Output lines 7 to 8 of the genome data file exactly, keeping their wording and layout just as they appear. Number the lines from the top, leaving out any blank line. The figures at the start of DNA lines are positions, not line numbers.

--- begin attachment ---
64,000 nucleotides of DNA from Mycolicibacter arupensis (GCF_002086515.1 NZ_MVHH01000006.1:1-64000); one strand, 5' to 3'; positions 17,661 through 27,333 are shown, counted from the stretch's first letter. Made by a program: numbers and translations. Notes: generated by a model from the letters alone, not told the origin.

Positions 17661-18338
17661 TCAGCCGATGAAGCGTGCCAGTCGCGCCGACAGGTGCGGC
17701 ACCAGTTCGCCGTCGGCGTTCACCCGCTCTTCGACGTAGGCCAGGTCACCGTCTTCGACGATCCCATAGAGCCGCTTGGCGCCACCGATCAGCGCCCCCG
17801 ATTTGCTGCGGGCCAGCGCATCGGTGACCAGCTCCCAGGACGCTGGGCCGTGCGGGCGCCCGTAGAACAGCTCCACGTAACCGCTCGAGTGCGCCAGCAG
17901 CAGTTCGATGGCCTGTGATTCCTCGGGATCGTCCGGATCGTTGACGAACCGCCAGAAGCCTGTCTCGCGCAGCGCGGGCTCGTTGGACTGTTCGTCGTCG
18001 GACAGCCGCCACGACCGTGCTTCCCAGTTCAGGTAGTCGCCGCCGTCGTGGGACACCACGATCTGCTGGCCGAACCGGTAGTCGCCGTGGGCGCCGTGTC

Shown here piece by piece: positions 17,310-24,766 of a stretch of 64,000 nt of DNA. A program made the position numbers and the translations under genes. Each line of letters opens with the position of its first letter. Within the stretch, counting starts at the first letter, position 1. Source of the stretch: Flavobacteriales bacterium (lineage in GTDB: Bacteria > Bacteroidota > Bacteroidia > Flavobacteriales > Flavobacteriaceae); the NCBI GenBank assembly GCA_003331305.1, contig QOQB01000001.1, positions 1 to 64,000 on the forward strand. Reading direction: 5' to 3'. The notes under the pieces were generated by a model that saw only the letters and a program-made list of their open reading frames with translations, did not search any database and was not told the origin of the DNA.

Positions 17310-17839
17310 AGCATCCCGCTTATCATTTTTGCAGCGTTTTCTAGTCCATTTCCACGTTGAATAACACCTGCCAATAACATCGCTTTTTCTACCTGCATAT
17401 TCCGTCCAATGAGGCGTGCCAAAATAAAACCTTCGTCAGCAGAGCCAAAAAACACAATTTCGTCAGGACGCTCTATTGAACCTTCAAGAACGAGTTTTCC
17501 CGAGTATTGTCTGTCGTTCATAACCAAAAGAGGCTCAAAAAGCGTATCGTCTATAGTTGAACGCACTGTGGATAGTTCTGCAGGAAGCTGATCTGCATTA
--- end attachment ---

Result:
18001 GACAGCCGCCACGACCGTGCTTCCCAGTTCAGGTAGTCGCCGCCGTCGTGGGACACCACGATCTGCTGGCCGAACCGGTAGTCGCCGTGGGCGCCGTGTC

Shown here piece by piece: positions 17,310-24,766 of a stretch of 64,000 nt of DNA. A program made the position numbers and the translations under genes. Each line of letters opens with the position of its first letter. Within the stretch, counting starts at the first letter, position 1. Source of the stretch: Flavobacteriales bacterium (lineage in GTDB: Bacteria > Bacteroidota > Bacteroidia > Flavobacteriales > Flavobacteriaceae); the NCBI GenBank assembly GCA_003331305.1, contig QOQB01000001.1, positions 1 to 64,000 on the forward strand. Reading direction: 5' to 3'. The notes under the pieces were generated by a model that saw only the letters and a program-made list of their open reading frames with translations, did not search any database and was not told the origin of the DNA.